September 24, 1944

Its been a lonely day. No bombs. No siren. Nothing but wait and wait and wait from morning to afternoon to late this evening.

We’ve moved part of our furniture already. I can’t describe how sad it feels to leave a house you’ve occupied for more than thirty years. But what can we do? These Japanese don’t know the meaning of kindness, not to mention justice.

There are rumors that landings have been effected somewhere in Camarines and in Atimonan, Tayabas. A BIBA chauffeur reported that American tanks have landed in Camarines. I’m keeping my fingers crossed. I hope this isn’t a false alarm.

A 1000-ton Japanese ship was set ablaze this morning at Pier 7 by Filipino guerrillas, according to a Japanese officer who talked to Joe Meily this afternoon. He said that “the Filipino terrorists” have not been apprehended.

Sal Neri came over this afternoon. He said that members of the Military Police inspected the house of Pedro Vera and Miguel Cañizares at four o’clock yesterday morning. “They were looking for transmitters,” he stated.

Another Japanese officer came to the house this afternoon. There is no such thing as privacy these days. We had a short conversation. He told me that he came from New Guinea. I asked “How was Hollandia?” He closed his eyes, shrugged his head and said “So very terrible.”

At about 10 o’clock this morning, Japanese soldiers living in the house across the street ran to their fox holes like frightened chickens. Apparently U.S. planes were sighted. Traffic was stopped in Santa Mesa street until noon time, according to Joe Meily.

April 8, 1942

Intro from memoirs: But one day I had a scare. Old Pio Duran, who believed in the Jap-sponsored Greater East Asia Co-Prosperity Sphere, if there ever was one, called me up and said I was wanted at Fort Santiago at 11:30 a.m. on April 8th…

I was worried. I could not tell Lolita [my wife] I was wanted at the Fort…

10:30 a.m. Thinking of Lolita and the kids. In the face of grave affliction, a man’s family is uppermost on his mind. He ceases to care about himself. He only thinks of his dear ones. He suddenly realizes that it is only for them that he lives.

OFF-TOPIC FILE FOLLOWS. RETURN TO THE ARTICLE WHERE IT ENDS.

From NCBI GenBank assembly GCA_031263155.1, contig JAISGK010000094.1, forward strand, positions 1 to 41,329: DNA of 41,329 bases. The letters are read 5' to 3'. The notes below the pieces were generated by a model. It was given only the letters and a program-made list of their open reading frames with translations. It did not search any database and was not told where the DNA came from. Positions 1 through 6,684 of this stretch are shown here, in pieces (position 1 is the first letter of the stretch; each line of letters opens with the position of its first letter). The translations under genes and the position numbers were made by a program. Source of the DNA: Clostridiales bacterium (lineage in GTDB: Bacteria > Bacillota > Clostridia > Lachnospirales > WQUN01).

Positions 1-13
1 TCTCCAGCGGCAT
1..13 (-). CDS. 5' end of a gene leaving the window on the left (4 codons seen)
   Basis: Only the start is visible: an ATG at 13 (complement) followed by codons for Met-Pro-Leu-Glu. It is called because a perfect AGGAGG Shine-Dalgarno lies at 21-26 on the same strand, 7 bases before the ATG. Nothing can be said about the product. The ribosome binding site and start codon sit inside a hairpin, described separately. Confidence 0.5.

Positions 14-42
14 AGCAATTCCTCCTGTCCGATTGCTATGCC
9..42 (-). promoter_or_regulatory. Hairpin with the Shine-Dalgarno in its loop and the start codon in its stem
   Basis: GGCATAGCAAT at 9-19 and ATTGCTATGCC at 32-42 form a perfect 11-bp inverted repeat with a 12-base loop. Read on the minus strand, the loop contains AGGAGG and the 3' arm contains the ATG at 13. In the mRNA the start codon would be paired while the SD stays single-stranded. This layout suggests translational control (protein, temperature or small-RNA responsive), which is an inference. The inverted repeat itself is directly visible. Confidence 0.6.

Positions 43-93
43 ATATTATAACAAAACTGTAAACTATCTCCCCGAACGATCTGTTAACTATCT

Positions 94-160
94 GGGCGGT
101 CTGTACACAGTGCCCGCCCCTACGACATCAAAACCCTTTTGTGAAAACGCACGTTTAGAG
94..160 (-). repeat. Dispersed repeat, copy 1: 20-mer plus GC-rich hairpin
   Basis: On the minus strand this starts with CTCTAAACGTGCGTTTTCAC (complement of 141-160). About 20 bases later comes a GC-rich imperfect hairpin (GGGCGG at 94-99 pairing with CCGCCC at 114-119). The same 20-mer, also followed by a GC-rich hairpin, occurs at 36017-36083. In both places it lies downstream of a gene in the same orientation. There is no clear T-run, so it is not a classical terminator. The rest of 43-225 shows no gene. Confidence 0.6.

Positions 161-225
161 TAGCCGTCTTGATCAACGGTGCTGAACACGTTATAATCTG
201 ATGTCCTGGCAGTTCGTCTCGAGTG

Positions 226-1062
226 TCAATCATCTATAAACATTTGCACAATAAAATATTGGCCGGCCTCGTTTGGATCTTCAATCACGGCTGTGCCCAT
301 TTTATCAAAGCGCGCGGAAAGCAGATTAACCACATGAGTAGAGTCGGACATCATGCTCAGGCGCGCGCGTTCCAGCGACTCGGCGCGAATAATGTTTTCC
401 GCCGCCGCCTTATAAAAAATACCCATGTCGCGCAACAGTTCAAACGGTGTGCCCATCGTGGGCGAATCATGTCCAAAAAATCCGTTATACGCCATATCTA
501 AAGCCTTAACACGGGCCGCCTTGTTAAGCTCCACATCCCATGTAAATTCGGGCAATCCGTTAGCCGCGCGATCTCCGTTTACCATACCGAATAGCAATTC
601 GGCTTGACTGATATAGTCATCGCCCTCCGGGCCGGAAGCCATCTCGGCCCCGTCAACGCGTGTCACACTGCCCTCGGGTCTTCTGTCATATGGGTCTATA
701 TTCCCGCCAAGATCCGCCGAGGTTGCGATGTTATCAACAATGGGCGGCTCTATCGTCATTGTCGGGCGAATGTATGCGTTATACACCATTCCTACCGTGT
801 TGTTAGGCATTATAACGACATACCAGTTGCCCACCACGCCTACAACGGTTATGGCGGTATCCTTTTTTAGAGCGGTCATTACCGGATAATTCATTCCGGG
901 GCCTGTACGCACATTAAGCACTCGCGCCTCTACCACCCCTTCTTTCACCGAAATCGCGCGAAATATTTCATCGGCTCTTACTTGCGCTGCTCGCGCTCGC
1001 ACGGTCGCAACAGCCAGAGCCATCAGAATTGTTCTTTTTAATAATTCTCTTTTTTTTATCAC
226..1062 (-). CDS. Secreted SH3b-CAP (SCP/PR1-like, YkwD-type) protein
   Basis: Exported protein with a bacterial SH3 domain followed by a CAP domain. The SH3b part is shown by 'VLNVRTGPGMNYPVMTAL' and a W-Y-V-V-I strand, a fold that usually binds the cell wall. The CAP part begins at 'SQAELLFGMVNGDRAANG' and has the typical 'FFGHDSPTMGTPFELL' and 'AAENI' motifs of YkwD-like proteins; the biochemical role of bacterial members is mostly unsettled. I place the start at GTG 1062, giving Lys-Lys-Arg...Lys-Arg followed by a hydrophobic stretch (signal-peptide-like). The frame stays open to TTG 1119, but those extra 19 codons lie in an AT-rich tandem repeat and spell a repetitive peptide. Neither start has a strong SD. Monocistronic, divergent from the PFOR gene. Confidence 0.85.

Must stop writing, I’ve got to say goodbye to the boys. This silly sentimental crab will bore you no more…

11:00 p.m. Sorry, diary, the old bore is back again. No, he wasn’t detained. He was just shocked. He was a victim of a twisted sense of humor.

It was not an investigation after all but an invitation. Why I was invited, I don’t know. The others present were Dr. Antonio Sison, Messrs. Julio Francia, Pedro Aunario, Ramon Ordoveza, Pedro Vera, Bibiano Meer and Tomas Morato. Everyone was invited in the same fashion and for two days, they all imagined they’d be tortured in some dark cell. Morato arrived with sandwiches. “Just in case they lock me up,” he said.

Col. Ohta and Major Nishimura, the heads of Fort Santiago, explained the reason for the invitation. “We want to show you that Fort Santiago is not a place of torture.” We were taken around and shown the cell of Dr. Rizal. Games and exhibitions were performed before us. One Japanese officer, a Lieut. Koeki, took a bale of hay and hacked it into two parts with one swift stroke of his samurai sword.

We had quite a luncheon, too. And afterwards everybody was given a chance to speak. When my turn came, I told them what was uppermost in my mind. I was thinking og Pagulayan and Unson. I asked if something could be done to release them. But before I could say anything more, Major Nishimura raised his hands and said: “Not now, please.”

So I kept quiet, I knew all this was a sham.

While we feasted above, men were groaning in the dungeons below. The food stuck in my throat and I felt cold. I guess everybody felt the same way too…